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Publication numberUS3587235 A
Publication typeGrant
Publication dateJun 28, 1971
Filing dateJun 2, 1969
Priority dateJun 2, 1969
Also published asDE1959020A1
Publication numberUS 3587235 A, US 3587235A, US-A-3587235, US3587235 A, US3587235A
InventorsGagen Charles V, Goff Raymon L
Original AssigneeTrw Inc
Export CitationBiBTeX, EndNote, RefMan
External Links: USPTO, USPTO Assignment, Espacenet
Regenerative hydrostatic steering system
US 3587235 A
Abstract  available in
Images(3)
Previous page
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Claims  available in
Description  (OCR text may contain errors)

United States Patent [72] Inventors Raymon L. Goff; Charles V. Gagen,

both Lafayette, 1nd. 2| 1 Appl. No. 829,493 [22] Filed June 2, 1969 [45] Patented June 28, 1971 [73] Assignee TRW Inc., Cleveland, Ohio [54] REGENERATIVE HYDROSTATIC STEERING SYSTEM Claims, 3 Drawing Figs.

[52] US. Cl. 60/52, ISO/79.2, 91/436 {51] lnt.Cl. ..Fl$b /18, 862d 5/00 FieldolSarch /525; /792 (inquired); 91/436, 437, (inquired) [56] References Cited UNITED STATES PATENTS 1,909,166 5/1933 Burrell 60/52 3,059,717 10/1962 Moyer et 60/52SX 3,159,084 12/1964 Zeigler et a1. 60/52SX 3,385,057 5/1968 Pruvot et al. 60/52S 3,443,378 5/1969 Monroe et al. 60/52S 3,470,758 10/1969 Liebert 3,497,032 2/1970 Schott Primary Examiner-Edgar W. Geoghegan Attorney-Hill, Sherman, Meroni, Gross and Simpson 60/52SX 60/52SX ABSTRACT: A hydraulic power steering system including a one-piece hydrostatic unit connected to a main power fluid pump assembly and employing an axially shiftable directional control sleeve valve and a single hydraulic work cylinder connected to the hydrostatic unit. The free cross-sectional area on one side of the piston of the work cylinder is twice that of the other side. The hydrostatic unit includes a manually controlled operating shafi which, when turned in one direction, is effective to shift the sleeve valve axially in one direction, thereby causing all the fluid being pumped from the main pump assembly to the hydrostatic unit, as well as all the fluid being expelled from the reduced area end of the work cylinder, to enter the increased area end of the work cylinder. When the operating shaft is turned in an opposite direction the sleeve valve is shifted axially in an opposite direction, thereby causing all the fluid from the main pump assemble to enter the reduced area end of the work cylinder and the fluid being expelled from the increased area end to return to the main pump assembly.

PATENTEU Junz 8 1971 SHEET 3 OF 3 INVEN'IURS BACKGROUND OF THE INVENTION This invention relates generally to the field of servo systems and more particularly to hydraulically operated servo systems which employ a single hydraulic work cylinder.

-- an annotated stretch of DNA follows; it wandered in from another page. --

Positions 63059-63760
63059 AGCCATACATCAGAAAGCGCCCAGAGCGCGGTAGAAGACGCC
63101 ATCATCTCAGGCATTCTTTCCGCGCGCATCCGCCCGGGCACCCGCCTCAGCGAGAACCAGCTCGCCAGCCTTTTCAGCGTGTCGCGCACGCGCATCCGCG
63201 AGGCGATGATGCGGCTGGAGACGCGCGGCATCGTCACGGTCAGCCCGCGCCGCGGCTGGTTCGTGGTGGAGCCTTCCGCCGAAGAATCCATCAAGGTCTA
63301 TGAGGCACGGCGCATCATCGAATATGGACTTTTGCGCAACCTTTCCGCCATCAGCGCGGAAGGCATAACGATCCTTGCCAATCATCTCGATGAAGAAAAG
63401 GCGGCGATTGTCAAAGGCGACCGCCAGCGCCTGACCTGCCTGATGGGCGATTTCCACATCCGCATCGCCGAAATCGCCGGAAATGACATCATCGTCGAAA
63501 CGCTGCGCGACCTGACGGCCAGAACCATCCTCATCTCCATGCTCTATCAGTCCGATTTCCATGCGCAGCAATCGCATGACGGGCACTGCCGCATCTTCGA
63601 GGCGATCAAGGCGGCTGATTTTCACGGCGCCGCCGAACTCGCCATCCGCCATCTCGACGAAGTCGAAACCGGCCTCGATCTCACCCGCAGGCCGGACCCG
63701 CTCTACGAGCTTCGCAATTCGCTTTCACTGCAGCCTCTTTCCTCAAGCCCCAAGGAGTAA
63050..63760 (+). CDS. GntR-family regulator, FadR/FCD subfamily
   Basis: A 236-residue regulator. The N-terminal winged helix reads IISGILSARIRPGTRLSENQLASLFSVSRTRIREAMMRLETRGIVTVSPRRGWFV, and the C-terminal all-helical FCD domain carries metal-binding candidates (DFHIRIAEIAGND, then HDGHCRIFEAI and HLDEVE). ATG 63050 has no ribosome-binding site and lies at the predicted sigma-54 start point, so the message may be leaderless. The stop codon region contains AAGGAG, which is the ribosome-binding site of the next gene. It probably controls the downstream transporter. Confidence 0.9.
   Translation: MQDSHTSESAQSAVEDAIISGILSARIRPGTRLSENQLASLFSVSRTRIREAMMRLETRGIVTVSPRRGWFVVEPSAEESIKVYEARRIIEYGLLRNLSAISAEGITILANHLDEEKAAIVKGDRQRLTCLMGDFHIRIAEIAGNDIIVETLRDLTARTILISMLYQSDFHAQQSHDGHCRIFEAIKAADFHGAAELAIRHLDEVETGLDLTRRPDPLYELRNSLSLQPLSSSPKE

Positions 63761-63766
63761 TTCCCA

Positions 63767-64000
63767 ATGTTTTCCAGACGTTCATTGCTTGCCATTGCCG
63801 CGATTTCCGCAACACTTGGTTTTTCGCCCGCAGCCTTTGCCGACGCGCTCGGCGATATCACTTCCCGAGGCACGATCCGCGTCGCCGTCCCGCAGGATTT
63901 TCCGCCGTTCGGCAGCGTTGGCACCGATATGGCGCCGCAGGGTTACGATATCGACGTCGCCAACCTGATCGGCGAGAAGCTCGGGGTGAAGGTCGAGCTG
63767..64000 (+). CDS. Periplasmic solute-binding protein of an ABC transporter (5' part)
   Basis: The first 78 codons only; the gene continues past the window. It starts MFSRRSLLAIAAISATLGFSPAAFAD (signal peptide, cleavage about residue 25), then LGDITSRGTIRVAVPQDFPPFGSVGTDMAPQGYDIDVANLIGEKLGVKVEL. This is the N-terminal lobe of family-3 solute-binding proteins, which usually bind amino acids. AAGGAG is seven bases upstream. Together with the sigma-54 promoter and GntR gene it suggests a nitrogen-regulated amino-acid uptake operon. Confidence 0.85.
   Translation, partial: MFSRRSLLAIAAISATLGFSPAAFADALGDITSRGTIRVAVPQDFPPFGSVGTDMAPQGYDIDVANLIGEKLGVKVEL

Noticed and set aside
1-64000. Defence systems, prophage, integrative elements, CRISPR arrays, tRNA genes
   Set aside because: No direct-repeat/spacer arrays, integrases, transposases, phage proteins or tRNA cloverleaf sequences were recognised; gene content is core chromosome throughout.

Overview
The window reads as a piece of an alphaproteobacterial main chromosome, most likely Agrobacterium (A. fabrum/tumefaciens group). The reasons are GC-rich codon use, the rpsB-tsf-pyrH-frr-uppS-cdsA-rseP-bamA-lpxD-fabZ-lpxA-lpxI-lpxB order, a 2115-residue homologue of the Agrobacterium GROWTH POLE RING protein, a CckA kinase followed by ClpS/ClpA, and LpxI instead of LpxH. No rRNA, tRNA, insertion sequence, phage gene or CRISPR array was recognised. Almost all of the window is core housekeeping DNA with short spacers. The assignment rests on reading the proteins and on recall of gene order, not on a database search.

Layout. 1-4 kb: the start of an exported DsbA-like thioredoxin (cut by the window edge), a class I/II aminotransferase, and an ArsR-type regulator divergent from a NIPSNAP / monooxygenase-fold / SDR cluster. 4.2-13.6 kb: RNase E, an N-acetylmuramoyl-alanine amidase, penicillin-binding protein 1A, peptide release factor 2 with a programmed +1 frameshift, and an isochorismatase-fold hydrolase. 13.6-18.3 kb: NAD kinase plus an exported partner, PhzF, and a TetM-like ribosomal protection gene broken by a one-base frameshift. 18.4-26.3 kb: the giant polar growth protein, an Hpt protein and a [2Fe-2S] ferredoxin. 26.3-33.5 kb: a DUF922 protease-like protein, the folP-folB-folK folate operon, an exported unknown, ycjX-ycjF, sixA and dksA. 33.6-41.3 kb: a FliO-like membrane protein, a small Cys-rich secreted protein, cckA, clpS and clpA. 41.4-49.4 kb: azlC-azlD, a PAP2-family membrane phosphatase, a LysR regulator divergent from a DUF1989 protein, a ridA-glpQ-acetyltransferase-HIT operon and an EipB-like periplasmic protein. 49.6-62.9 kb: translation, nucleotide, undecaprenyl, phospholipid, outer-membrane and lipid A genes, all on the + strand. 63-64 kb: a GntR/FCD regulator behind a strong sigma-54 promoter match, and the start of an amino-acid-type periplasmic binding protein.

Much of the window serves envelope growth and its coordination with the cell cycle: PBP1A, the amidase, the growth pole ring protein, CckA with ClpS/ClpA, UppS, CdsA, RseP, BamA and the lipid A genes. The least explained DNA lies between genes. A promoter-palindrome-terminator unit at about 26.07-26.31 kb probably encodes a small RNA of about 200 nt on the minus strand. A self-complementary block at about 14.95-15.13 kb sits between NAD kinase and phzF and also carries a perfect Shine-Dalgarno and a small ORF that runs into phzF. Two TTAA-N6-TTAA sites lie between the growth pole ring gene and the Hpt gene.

The present invention is described herein in relation to vehicular power steering systems, an application for which it is particularly well suited. Other applications of the invention will become readily apparent to those skilled in the art, however, and its possible uses extend to all in which hydraulically operated servo systems are being or can be advantageously utilized.

In hydraulic power steering systems the mechanical steering linkage which controls the steering angle of the dirigible wheels is operated by a hydraulic cylinder which may be conveniently referred to as the work cylinder. In some systems a "double" or balanced area hydraulic cylinder arrangement is used, that is,.a single cylinder having piston rods extending from both sides of the piston or a pair of cylinders arranged in tandem both of which have a piston rod extending from only one side of the piston thereof. In either of these double hydraulic cylinder arrangements the amount of pressurized fluid being delivered to one side of the work cylinder or cylinders during a wheel turning operation equals the amount of fluid being expelled from the other side, assuming the crosssectional area of the piston rods to be equal and the inner cross-sectional areas of the cylinders, if more than one are used, to be equal also. This equalization of fluid flow to and from the work cylinder arrangement during a turning operation results in a balanced or symmetrical application of forces in both steering directions due to equal fluid flow velocities and equal mechanical force ratios.

In some hydraulic power steering applications, however, it is desirable, generally for economic reasons, to utilize a single hydraulic cylinder arrangement, that is, a single cylinder having a piston rod extending from only one side of the piston. Single hydraulic cylinder arrangements, because of reduced cost factors, are often employed in applications in which cost is an important consideration.